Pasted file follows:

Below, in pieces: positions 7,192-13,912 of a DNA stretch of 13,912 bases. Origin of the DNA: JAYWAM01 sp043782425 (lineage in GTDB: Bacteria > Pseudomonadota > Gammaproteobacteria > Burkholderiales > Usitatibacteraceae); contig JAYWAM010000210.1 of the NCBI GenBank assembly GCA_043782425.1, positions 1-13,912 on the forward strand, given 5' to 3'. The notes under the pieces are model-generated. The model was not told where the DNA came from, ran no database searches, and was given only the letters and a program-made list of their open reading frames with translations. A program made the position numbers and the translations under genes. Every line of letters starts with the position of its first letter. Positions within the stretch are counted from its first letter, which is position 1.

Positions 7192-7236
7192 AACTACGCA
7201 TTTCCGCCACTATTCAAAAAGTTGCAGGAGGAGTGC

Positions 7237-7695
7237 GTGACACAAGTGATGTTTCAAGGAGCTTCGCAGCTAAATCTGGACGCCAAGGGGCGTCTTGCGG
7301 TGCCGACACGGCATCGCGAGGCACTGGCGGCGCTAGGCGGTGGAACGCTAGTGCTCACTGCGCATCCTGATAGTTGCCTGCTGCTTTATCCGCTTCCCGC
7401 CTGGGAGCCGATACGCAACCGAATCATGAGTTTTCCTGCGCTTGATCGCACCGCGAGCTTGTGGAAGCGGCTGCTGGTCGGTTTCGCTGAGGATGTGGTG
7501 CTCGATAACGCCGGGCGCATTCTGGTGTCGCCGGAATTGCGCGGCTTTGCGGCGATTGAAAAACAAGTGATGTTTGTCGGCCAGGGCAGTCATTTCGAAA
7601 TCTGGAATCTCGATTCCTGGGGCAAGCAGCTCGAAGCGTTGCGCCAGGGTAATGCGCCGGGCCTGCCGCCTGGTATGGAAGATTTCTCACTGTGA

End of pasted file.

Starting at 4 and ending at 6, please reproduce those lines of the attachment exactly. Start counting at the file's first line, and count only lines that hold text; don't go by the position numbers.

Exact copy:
7201 TTTCCGCCACTATTCAAAAAGTTGCAGGAGGAGTGC

Positions 7237-7695
7237 GTGACACAAGTGATGTTTCAAGGAGCTTCGCAGCTAAATCTGGACGCCAAGGGGCGTCTTGCGG